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Nationalism and the Multination State

Abstract : Published in English for the first time, this book defends the idea that nationhood remains a central aspect of modernity. After the breakup of the Soviet Union and Yugoslavia in the 1990s, the following decade confirmed this hypothesis with the rise of independence movements in Europe (in Scotland and Flanders) and the persistence of claims to nationhood the world over (for example, in Kurdistan and Tibet). A dual perspective informs Dieckhoff’s analysis: to understand the hidden social and cultural underpinnings of post-Cold War identity dynamics, from Kosovo to Catalonia and from Flanders to Corsica, and to examine how societies can meet the challenge of national pluralism. Finding liberalism, republicanism and multiculturalism unequal to this task, he argues that only by building ‘multi-nation’ democratic states can the issues be properly addressed and secessions prevented. Contemporary liberal discourse often treats nationalism as an archaic aberration — as a primitive form of tribalism astray in the modern world. Dieckhoff’s sensitive and clear-headed analysis shows why nationalism is in fact a fundamental facet of modernity, which must be dealt with as such by states vulnerable to breakup. (Résumé éditeur)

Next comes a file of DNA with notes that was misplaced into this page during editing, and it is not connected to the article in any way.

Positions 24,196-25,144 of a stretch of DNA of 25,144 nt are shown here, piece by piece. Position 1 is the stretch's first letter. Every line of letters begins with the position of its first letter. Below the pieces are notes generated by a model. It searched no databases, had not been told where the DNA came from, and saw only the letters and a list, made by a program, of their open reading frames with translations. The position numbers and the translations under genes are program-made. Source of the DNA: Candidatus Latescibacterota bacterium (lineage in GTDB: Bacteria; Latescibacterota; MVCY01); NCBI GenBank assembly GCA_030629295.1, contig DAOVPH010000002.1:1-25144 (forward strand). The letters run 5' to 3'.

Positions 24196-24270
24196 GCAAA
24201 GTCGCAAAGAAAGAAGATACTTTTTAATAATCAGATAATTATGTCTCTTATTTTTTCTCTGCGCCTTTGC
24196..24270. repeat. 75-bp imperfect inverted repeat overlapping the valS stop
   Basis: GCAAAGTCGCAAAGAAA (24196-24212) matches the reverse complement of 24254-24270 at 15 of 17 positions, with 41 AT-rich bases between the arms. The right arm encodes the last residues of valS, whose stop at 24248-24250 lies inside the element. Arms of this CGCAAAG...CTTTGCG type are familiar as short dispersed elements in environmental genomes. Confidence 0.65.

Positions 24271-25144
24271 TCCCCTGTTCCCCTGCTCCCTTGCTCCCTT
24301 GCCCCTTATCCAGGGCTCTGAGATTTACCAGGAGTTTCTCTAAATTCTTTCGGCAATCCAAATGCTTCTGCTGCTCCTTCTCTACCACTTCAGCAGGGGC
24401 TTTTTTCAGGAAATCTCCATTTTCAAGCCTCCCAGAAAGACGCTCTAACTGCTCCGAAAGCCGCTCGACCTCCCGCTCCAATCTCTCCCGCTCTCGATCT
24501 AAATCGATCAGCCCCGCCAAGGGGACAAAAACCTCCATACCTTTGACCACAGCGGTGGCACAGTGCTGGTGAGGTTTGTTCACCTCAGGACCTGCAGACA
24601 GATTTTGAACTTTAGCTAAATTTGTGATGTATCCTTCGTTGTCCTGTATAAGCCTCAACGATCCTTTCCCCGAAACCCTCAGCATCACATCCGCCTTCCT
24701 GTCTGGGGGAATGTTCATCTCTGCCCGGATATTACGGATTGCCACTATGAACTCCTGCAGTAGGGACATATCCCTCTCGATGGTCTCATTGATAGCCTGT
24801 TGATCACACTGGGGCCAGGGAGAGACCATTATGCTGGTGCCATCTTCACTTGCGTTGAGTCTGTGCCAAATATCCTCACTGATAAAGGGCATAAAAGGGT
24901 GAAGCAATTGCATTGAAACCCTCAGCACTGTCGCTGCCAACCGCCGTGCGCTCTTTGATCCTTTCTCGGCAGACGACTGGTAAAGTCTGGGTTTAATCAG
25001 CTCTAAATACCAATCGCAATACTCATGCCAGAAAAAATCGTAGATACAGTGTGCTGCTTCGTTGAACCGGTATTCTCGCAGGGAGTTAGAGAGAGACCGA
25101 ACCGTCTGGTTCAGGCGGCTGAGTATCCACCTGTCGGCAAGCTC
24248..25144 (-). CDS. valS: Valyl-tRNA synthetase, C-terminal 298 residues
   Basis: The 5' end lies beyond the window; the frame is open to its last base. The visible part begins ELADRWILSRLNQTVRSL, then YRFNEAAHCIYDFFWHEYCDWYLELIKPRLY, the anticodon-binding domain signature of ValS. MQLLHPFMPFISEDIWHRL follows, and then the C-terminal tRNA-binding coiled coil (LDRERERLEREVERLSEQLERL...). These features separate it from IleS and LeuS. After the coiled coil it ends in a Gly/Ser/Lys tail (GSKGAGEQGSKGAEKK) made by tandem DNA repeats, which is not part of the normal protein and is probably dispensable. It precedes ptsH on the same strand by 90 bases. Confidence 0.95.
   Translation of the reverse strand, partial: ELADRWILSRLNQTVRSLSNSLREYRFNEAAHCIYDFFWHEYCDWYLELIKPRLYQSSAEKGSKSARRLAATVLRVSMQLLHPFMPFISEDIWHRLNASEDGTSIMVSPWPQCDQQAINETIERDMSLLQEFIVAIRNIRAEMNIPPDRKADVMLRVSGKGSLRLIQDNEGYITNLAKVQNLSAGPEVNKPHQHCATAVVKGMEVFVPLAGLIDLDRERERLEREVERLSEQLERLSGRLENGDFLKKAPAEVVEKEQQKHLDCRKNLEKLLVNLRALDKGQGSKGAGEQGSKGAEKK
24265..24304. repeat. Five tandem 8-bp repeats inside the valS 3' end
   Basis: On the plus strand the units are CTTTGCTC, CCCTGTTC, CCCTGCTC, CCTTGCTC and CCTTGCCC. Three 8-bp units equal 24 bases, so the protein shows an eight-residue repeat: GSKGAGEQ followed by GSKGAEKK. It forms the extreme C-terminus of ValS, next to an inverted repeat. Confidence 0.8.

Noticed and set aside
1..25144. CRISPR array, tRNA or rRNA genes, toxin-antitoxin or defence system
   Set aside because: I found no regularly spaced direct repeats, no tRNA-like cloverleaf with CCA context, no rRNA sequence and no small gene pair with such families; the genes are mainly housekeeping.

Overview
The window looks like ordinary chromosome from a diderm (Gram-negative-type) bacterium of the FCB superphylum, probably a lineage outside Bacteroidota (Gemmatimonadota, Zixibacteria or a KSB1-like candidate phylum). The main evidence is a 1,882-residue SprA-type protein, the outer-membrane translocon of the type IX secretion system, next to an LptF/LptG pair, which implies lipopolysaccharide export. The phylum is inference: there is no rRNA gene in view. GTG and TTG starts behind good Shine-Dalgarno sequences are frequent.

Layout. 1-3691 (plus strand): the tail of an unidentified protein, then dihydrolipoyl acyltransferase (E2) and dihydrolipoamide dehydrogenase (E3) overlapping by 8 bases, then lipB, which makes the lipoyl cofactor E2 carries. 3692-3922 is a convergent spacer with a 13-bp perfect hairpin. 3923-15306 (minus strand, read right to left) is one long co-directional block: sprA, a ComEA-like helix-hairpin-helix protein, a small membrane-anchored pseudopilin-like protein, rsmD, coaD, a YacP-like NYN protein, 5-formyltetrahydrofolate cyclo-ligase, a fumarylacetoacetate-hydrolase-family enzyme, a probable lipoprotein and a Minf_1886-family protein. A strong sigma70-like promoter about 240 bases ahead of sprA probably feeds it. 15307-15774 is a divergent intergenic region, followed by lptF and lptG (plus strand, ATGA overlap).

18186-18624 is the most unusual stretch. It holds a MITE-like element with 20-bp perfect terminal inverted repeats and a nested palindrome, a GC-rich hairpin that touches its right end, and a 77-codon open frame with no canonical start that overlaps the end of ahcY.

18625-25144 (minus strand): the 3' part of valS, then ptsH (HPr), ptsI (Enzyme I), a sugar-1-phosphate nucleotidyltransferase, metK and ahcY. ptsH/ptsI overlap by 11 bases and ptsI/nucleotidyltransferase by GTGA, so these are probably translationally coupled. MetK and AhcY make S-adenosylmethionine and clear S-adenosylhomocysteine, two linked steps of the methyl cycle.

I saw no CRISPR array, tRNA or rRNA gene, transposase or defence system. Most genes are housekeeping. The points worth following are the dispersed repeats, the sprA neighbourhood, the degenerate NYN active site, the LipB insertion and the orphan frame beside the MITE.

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Submitted on : Saturday, November 19, 2016 - 9:45:03 AM
Last modification on : Friday, July 2, 2021 - 1:59:53 PM

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Alain Dieckhoff. Nationalism and the Multination State. Hurst Publishers, pp.224, 2016. ⟨hal-01399516⟩

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